Blog News

1. Comments are still disabled though I am thinking of enabling them again.

2. There are now several extra pages - Poetry Index, Travel, Education, Childish Things - accessible at the top of the page. They index entires before October 2013.

3. I will, in the next few weeks, be adding new pages with other indexes.

Sunday, 13 October 2013

Thailand and Laos 1998: Day 2

Day Two, Tuesday 3/2/1998After a filling breakfast from the Thai buffet we were ready to start our official tour of Bangkok. This began with what , by and large, a repeat of yesterday's boat trip but this time with fifteen of us on two boats. This morning the light glinting off the temple roofs made them look like gems set in the green and brown of the banks. Having taken my pictures yesterday I could relax and just take in the view. The riverside community was busy about its morning tasks. In spite of the surface scum and the floating rubbish people were bathing in the water and even washing the breakfast dishes. We came to one of the talàat náam, the floating markets. This was not Wat Sai market which is the one illustrated on all of the postcards but another less tourist oriented one where goods were being sold from a mixture of buildings built out over the water and long narrow boats moored at the edge. It was still early and not very busy although there were a few customers, also on their boats, doing their shopping.
We went on, eventually returning to the main river and docking at Wat Arun, the Temple of the Dawn on the western bank. This temple, which looks extremely impressive from the river even with the scaffolding being used in its renovation, is a little more drab close up. Nevertheless it is still fairly grand. Outside its grounds there is a thriving market of tacky tourist stands and photographers with snakes that, for a few baht, they will drape around your neck. If reptiles don't appeal you can pose instead with alluring Thai women wearing traditional head-dresses and costumes. Should you prefer to buy something there are plenty of cheap pieces of jewellery or masks or carvings.

I strolled along chatting pleasantly, if inconsequentially, to the guide. As we talked the others gradually gathered around us and when everyone was there we took the ferry across the river. Here we walked through a noisy, smelly food market where the stench from great wicker baskets of fish combined nauseatingly with smell of blood. When we were finally through it, it was a relief to be out into the dust and the petrol fumes of the street. Across the road from us was Wat Pho, a substantially more impressive temple than Wat Arun had been. Wit led us around the side and into the main entrance. Inside he gave us a quick run down on what we were looking at. Here, he told us, we would find the largest reclining Buddha in Thailand, the largest collection of Buddhas in any single temple and the national school for teaching Thai massage. Before we went off to explore he took us into the wihan where the reclining Buddha is housed. It is certainly impressive. Forty nine metres long and fifteen metres high - the foot is twice the height of a man - it is made from brick and plaster and covered in gold leaf and mother of pearl. It completely fills the wihan leaving just a narrow footway around it for worshippers and tourists. The rest of Wat Pho is no less impressive. There are dozens of incredibly ornate towers and what appear to be thousands of statues of the Buddha filling the galleries between them.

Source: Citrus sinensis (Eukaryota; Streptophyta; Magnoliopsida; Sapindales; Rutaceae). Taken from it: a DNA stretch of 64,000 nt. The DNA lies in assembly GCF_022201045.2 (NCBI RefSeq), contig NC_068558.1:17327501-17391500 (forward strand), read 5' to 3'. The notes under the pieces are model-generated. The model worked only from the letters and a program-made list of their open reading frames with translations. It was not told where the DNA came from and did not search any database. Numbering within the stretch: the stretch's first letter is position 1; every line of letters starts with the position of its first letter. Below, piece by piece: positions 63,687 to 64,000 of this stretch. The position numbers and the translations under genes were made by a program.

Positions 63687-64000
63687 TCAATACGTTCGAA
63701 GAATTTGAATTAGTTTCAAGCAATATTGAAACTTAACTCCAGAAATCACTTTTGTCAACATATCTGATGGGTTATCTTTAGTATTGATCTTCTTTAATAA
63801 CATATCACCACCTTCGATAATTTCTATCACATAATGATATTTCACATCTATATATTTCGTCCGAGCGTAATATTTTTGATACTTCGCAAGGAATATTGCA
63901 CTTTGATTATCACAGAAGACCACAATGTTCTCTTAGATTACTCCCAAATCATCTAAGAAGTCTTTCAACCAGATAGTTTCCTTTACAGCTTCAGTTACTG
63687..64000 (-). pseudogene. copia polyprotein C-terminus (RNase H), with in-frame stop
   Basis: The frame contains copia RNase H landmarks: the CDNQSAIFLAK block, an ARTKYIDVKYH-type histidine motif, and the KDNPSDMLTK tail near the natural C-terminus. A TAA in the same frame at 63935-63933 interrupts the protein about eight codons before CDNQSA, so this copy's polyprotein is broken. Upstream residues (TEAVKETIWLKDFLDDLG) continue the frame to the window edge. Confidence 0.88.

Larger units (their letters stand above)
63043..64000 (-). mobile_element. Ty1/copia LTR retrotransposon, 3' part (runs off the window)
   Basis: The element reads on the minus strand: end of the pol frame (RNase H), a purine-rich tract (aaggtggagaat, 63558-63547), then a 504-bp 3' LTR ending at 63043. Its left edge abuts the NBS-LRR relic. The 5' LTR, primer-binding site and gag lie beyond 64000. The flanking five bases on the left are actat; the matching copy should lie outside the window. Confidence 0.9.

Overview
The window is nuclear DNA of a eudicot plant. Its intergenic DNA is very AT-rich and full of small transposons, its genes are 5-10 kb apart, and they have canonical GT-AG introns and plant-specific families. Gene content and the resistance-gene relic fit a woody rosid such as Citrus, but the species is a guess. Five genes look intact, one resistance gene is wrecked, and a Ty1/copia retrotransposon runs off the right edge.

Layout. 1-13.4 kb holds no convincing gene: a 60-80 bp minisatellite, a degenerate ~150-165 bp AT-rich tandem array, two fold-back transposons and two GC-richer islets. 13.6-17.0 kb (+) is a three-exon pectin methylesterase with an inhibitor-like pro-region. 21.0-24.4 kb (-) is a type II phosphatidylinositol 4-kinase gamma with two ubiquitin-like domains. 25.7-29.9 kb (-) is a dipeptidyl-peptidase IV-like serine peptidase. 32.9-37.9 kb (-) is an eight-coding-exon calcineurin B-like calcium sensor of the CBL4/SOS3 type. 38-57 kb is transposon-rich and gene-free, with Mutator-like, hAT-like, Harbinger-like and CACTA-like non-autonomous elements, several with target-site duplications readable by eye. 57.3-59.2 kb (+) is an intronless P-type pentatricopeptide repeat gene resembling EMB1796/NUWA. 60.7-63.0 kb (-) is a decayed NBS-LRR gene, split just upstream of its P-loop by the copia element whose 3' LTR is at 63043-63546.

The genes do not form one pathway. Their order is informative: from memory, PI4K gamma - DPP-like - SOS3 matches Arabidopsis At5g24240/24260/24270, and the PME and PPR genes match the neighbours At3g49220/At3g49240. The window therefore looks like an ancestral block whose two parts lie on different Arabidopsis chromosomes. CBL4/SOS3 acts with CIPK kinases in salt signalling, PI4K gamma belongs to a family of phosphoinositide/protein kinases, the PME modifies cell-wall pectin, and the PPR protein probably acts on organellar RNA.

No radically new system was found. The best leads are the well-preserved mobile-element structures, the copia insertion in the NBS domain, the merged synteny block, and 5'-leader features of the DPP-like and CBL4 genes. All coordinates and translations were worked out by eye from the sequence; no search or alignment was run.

In the afternoon I wanted to see the Grand Palace, a structure that I had so far glimpsed only over its tall white outer wall. The temperature had climbed another couple of notches and combined with the humidity the heat was stifling. I spent fifteen minutes trying to cross the road and then walked down to the Palace. Inside it was magnificent. I ignored the guide book and just wandered round taking pictures and looking at the architecture. This random strategy has its good points and its bad points. Chief among the bad points was that I didn't get to look at any specific attractions, in particular missing the Emerald Buddha entirely. On the plus side motion without purpose leads to the pleasure of the unexpected. On a series of galleries that most other visitors seemed to have missed there were walls filled with murals of epic mythological scenes of battles and palaces, heroes and princes, demons and animals. These depict the story of Râma rescuing his abducted wife, building his Empire, battling evil magicians, waging war on his enemies and so on. All of them were executed in a painstaking stylised form that appealed to the comic collector in me more than the art critic. As for the architecture, well all Thai temple architecture makes the most ornate of western cathedrals look drab and the Grand Palace is ornate enough to make even Thai temples dull by comparison. The predominant colours are red and gold with a substantial amount of green and white. The overlapping roofs look like the scales of some great animal and the statues and carvings are so abundant and so detailed that any individual piece becomes a work of art. With a shock I realised that it was three O'clock. I had to be back at the hotel for four to drive to the railway station where we were catching the overnight sleeper to Chiang Mai. Reluctantly, and with four fifths of the palace unseen, I hurried back.